I am a huge fan of graphic novels, manga, and audiobooks, all examples of “non-written” novels. They are simply different methods of storytelling and these can get to you in a way that text based novels can’t always: manga or graphic novels appeal to your eyes with their images, either black and white or color; audiobooks tap into our sense of hearing and allow our eyes to rest, almost making it easier for our minds to imagine the scene playing out “on the page”.
I have so many different favorites to share, but I’ll try to narrow it down to just five for this week.
1. A Tree Grows in Brooklyn by Betty Smith, Narrated by Kate Burton
This is one of my favorite novels of all time to begin with, but when I heard this unabridged adaptation by Kate Burton, it took my admiration to a whole new level. Kate Burton does an amazing job in bringing these simple people to life. Her subtle accents are very good, from the Brooklyn to the Irish. I’d recommend this to anyone looking for any audiobook recommendation.
2. Herbie’s Big Adventure by Jennie Poh
This was an adorable picture book whose art impressed me. It’s about a young hedgehog named Herbie who is learning what it means to grow up and learn his own boundaries and what he’s comfortable with.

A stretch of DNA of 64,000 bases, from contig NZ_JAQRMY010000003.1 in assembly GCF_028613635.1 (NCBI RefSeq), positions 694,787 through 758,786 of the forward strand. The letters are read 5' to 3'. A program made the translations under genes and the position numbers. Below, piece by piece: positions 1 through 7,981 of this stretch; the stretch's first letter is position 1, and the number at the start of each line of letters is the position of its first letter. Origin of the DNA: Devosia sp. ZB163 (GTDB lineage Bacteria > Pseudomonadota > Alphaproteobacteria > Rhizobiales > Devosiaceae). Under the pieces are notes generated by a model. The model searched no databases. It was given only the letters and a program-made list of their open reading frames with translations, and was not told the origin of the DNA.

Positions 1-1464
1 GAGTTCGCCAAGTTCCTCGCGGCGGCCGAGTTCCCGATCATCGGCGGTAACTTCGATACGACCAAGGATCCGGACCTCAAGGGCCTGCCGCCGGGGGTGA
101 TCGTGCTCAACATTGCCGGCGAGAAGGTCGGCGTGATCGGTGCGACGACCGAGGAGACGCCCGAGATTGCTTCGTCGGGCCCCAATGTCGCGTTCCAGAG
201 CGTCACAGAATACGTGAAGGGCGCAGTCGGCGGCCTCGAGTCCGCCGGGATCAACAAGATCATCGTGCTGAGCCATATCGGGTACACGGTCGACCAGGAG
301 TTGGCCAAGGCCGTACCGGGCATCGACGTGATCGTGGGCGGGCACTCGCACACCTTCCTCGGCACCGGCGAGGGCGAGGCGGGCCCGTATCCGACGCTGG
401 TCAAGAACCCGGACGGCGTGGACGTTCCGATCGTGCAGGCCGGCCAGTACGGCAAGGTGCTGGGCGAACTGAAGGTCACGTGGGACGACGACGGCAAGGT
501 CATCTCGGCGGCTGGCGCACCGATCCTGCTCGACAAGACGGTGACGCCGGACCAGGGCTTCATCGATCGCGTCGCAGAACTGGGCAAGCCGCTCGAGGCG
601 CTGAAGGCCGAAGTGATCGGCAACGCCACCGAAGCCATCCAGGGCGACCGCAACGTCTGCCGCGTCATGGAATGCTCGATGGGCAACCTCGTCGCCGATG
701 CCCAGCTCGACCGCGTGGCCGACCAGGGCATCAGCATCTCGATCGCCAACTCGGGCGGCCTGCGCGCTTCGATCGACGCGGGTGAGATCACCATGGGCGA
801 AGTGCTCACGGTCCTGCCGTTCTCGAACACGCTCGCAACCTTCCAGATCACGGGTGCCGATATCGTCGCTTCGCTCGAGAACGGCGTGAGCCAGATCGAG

3. Chew Vol. 1: Taster’s Choice
Written by John Layman, Illustrated by Robert Guillory
Chew was such an odd book for me to read because the story was unique: the main character, Tony Chu, is cibopathic, which means he gets psychic impressions from anything he eats. This makes him a great detective, although his superiors are often jerks and make him eat some rather unsavory items to get to the bottom of a case.
This series has a wide range of characters that Tony comes across that make the series even more fun, my favorite being Poyo the fighting chicken.
4. Dramacon by Svetlana Chmakova
This was the first book I ever read by Svetlana and it made me a fan of all her future work. She has a great style that’s reminiscent of Japanaese manga or anime but it wholly her own. This Ultimate Edition has an extra chapter that revolves around two characters from the three volume series, so I would recommend getting this for the extra material.
5. Alice 19th by Yuu Watase
Manga is one of my favorite forms of storytelling. While there might be some similarities between different artists, in that you can recognize manga vs. American comics or Korean style comics, when you begin to read individual artists you find their individual flairs. Yuu Watase has a particular flair, for example, with the faces of her characters and the costuming of her heroes.
Alice 19th is a great series for these reasons and also because the story tells of Alice, a girl who finds out that words have power and it’s a power that needs to be wielded wisely or you never know what might happen to those who bear the brunt of them.